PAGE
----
For the half-year to 30 June 2014, the IPKat's regular team is supplemented by contributions from guest bloggers Alberto Bellan, Darren Meale and Nadia Zegze.

Two of our regular Kats are currently on blogging sabbaticals. They are David Brophy and Catherine Lee.

Wednesday, 25 January 2006

KING OF THE WILD FRONTIER


IP at the frontiers

The IPKat has been reading with interest and enjoyment another Hart publication: New Frontiers of Intellectual Property Law, edited by Christopher Heath and Anselm Kamperman Sanders.

This book, arising from the collaboration between the IEEM in Macao and the Max Planck Institute in Munich, describes and explains developments in what is termed 'global intellectual property law and policy' (which rather suggests that there is such a single, describable phenomenon) and their impact on regional economic and cultural development.

According to the publisher's blurb the first two parts of the book broadly cover the protection of relative newcomers to the field of international intellectual property: cultural heritage and geographical indications. The third deals with issues of enforcement which have become a major point of interest since substantive intellectual property rules were put in place. Particular emphasis is given to enforcement systems in Asia and to the subject matter of criminal enforcement that in many parts of the world is considered an important tool of effective protection (The IPKat doubts that enforcement and criminality are new frontiers in any sense other than that, initially, they failed to attract the attention of academics, but they do so now). The final part of the book deals with the issue of multiple protection and overprotection, now a growing issue in IP law - and an issue on which academic input is not only welcomed but desperately needed, given the reluctance of any interested party to examine it objectively.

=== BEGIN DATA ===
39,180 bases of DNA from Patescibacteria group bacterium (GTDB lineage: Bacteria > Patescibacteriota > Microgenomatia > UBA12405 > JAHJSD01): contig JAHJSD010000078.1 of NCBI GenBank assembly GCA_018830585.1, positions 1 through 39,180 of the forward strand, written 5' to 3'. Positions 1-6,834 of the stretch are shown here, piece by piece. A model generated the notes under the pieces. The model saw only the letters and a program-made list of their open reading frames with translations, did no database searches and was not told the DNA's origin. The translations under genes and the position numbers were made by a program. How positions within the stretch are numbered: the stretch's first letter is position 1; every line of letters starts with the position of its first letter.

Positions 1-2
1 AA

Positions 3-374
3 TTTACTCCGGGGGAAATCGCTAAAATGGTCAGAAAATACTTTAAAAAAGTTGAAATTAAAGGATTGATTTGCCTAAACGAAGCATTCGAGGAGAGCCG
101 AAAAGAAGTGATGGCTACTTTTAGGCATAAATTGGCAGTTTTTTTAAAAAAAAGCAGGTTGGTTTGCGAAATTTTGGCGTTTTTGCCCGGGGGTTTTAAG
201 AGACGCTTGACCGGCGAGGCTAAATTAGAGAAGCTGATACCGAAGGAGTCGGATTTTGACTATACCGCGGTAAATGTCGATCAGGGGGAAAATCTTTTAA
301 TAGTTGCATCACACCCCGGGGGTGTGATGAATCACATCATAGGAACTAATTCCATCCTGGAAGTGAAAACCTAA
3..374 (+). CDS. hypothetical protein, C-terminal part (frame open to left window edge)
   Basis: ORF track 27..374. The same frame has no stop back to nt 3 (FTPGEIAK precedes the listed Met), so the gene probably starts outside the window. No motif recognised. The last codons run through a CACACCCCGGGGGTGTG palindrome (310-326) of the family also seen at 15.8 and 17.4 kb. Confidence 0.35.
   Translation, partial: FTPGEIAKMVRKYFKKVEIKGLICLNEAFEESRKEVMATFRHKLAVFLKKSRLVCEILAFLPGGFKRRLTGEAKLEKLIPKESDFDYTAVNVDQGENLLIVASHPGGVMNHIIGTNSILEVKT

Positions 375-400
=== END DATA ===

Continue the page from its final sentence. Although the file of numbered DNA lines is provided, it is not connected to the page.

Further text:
Of particular interest to the IPKat are

* the chapter on Maori culture and trade mark law by Earl Gray (Simpson Grierson, left), showing how existing (traditional?) concepts in trade mark law may assist in protecting the respect owed to Maori culture;

* Thomas Heide's (SJ Berwin) scholarly analysis of technological protection measures and

* Dieter Stauder (now blissfully retired from the European Patent Office) on a structure for the comparison of IP enforcement.
At 376 pages this book sounds long, but it is a small and tidy paperback which will fit into an overcoat pocket if you take your gloves out first. It costs just £45 and its ISBN is 1-84113-571-2.

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